Wednesday, March 25, 2009

The Maltese Falcon

The Maltese Falcon, the largest sailing yacht in the world in full flight in Leverick Bay, Virgin Gorda, on Saturday 21st March.

A few weeks ago, in Falmouth Harbour, Antigua we had walked along her length, craning up, at her shining masts. The children skittered around her equipment on the dock. From Shirley Heights during the Jump Up the crowd saw her motoring into the sunset.

On Saturday afternoon as we dinghied passed her at anchor, I had a hopeful muse, not quite a wish, to see the Falcon in her full glory.
It came true. She passed us, at sunset, her sails unfurled.

Scores of cruisers stood on their decks awed by the rare and magnificent sight.
And on our VHF radio, we heard Sir Richard Branson wishing them a safe voyage. His island, Necker, is around the corner from the tip of Virgin Gorda.

It had been a busy day what with our walk from the Bitter End Yacht Club, pretty damn good resort, round and along to the Biras Creek Resort, described as a place of “understated wealth” where we were refreshed with lime juices in preparation for a crazy dinghy race home. And, a jaunt on Charlotte’s ski-bob for Jack. Charlotte (5) is his new friend sailing on Heatwave, a Leopard 42, more of them next time.

Plans changed on Sunday as the winds were coming from the south. Anegada beckoned. Fourteen miles to the north of Virgin Gorda, a taste of the Bahamas in the Virgins, it is an eleven mile long island of white, tranquil powder beaches oh, and sumptuous lobsters.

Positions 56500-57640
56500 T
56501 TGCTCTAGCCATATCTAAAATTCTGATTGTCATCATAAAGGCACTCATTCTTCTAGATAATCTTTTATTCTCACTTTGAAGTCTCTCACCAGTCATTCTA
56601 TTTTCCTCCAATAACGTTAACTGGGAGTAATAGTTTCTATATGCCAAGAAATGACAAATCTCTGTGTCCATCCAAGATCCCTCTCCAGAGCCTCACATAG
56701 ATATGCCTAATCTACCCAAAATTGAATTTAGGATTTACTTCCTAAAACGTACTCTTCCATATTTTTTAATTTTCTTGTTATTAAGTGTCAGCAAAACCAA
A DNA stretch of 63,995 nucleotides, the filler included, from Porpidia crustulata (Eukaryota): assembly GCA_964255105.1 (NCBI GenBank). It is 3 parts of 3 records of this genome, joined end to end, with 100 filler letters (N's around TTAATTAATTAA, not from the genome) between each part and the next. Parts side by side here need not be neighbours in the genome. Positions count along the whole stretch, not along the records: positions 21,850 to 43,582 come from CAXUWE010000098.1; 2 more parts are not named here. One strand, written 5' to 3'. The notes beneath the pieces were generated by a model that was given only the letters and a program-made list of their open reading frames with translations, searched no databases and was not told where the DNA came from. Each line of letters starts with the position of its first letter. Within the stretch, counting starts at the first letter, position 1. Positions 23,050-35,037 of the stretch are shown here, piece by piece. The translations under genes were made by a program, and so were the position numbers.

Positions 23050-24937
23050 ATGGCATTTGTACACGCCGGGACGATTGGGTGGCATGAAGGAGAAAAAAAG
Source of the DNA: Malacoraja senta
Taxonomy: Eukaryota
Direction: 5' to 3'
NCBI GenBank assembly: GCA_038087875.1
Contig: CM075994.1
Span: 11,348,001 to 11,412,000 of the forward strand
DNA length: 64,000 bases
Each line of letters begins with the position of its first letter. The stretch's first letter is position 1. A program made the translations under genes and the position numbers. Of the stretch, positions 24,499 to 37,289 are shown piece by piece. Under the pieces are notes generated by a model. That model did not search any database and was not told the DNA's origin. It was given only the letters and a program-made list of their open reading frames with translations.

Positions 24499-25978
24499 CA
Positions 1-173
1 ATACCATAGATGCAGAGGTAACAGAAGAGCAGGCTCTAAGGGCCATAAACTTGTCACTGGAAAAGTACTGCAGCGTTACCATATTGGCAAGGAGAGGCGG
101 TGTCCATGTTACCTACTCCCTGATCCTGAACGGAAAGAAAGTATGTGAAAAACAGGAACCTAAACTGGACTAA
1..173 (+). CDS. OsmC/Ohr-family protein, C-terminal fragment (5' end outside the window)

Anegada means the drowned island. After the Great Barrier Reef, and Belize, it is the third largest reef in the world. The island is only twenty eight feet high making landmarks hard to distinguish from the sea. Also, coral heads, the surrounding reef and over 300 sunken vessels along with hazardous currents make this a destination only for experienced yachts.

In March 2003 we sailed here competing in the Annual Dark and Stormy regatta from Tortola to Anagada and back with a one day break for snorkelling, or strategising ...

2009 our journey is of course children focussed. For Mothering Sunday, the boys collected shells “for Mummy” on coral strewn beaches, drew a card on the sand and treated me to a lobster dinner at Potters, which I did not think could be beaten until, I tasted John’s luncheon lobster at the Big Bambo on Loblolly Beach, in the north of the island.

Here John and my sons joined me in yoga on Pomato Beach, more powder sand which stretched on and on and on.

Anegada has a special, potent energy, unspoilt and not yet trampled too much. Old magic still exists here. I wanted to stay much longer than our two days but time as ever is pushing us north.

Coming soon, the updates promised in the previous blog entry!

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